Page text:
The Philippines is considered the Text Capital of the World due to the growing volume of SMS exchange traffic every year.
In relation to this, 82.3 million Filipinos own mobile gadgets according to Statista. The number is expected to grow to 90 million by 2025.
SMS indeed has played a vital role in many brands’ marketing strategies for almost three decades.
After all, it still proves its effectiveness as a communication medium. It still boasts its 98% open rate and 48% response rate.
It is no longer surprising that many brands maximize SMS as their marketing tool.
In fact, not only the local brands are utilizing SMS. Even international brands want to penetrate the market by reaching Filipino customers.
Given the fame SMS attained, the country became strict in implementing specific standards for SMS communication because of what happened in 2009.
Brief History: Banning of ‘Push Messages’ in the Philippines
In 2009, the National Telecommunications Commission received numerous complaints by citizens receiving ‘Push Messages’ or ‘Text Spam’.
‘Push Messages’ or ‘Text Spam’ are SMS messages sent to users without their consent, such as promotional advertisements and other forms of offerings.
NTC banned service providers from sending unwarranted messages containing promotional advertisements, surveys, and other offerings to address the issue.
“Content and/or information providers shall not be allowed to send and/or initiate push messages.”
However, users may still receive messages only upon their prior consent. Brands are highly encouraged to explain the terms of their marketing campaigns, so users may clearly understand why they are opting in.
Given this, it’s essential to know how SMS works specifically in the Philippines to ensure that your message will reach your target Filipino customers.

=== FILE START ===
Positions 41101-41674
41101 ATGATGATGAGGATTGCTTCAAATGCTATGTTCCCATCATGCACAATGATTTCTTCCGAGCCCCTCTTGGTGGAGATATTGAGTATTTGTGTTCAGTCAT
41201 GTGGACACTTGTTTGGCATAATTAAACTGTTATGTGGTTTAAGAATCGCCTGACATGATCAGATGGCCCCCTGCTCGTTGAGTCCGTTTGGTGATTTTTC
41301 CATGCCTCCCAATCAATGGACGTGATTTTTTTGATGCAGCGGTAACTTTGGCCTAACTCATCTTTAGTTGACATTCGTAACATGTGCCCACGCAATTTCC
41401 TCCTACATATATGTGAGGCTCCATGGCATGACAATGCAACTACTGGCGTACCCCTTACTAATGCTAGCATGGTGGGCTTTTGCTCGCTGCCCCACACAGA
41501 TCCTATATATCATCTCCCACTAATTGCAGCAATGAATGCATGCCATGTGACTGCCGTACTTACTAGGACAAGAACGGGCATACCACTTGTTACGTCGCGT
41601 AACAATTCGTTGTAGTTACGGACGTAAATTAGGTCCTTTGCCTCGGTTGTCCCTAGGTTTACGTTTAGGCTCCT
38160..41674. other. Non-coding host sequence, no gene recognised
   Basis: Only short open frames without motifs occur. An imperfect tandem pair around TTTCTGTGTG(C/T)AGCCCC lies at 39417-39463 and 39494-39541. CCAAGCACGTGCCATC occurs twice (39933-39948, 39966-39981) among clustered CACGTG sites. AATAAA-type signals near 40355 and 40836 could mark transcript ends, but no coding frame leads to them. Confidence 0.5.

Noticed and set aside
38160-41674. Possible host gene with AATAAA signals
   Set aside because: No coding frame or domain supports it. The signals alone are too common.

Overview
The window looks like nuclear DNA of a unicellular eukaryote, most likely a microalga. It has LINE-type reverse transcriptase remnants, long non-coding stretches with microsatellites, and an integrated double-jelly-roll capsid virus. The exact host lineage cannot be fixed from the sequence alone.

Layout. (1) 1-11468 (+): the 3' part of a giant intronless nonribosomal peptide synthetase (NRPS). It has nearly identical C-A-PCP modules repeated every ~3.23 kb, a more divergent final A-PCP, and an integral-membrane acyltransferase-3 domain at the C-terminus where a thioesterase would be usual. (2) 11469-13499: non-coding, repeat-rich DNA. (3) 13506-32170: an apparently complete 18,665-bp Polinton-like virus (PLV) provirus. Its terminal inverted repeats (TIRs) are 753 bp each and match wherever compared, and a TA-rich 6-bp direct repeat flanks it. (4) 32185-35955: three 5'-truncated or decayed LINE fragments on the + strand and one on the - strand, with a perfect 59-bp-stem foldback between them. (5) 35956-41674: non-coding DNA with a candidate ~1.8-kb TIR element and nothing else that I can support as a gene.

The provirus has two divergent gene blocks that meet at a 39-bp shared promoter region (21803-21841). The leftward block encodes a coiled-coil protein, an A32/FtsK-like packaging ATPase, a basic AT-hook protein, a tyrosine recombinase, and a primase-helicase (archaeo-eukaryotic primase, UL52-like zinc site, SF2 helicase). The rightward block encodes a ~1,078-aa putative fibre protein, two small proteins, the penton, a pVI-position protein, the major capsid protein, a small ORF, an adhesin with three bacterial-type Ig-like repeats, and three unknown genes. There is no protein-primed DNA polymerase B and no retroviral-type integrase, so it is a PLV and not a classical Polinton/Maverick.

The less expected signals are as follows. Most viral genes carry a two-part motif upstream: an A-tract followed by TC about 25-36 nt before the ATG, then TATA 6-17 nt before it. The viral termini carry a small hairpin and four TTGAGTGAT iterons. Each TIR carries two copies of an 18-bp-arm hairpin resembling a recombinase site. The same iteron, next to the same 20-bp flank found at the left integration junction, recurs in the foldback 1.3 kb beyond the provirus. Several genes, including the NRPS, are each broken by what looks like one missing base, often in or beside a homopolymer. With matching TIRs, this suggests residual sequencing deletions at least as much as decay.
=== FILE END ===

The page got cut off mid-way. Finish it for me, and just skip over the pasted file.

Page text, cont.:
4 Basic SMS Rules and Regulations in the Philippines You Need to Know
If you are an international brand that wants to reach Filipino customers through SMS, you should take note of the country’s rules and regulations.
We have rounded up important rules to serve as your guidelines:
1. Use a Sender ID.
Sender ID, also known as Sender Name, Sender Mask, AlphaMask, refers to the name or number identifying a text message sender.
Depending on the country, Sender IDs have different formats.
To ensure delivery of SMS in the Philippines, your Sender ID must not have the words “TEST”, “MESSAGE”, and “SMS” unless approved through the Sender ID approval form.
If your Sender ID has more than five numeric characters, it must undergo approval through the Sender ID approval form.
Sender IDs that explicitly portray specific mobile networks, along with all of their permutations, are not allowed.
Local Long Code and international numbers without local registration and numeric Sender IDs are strictly not allowed.
Yondu’s SMS solution strictly follows these rules to ensure compliance. Specifically, it does not allow Sender IDs that:
- Misrepresent product/services/brand
- Infringe the copyright of other individuals/entities/brands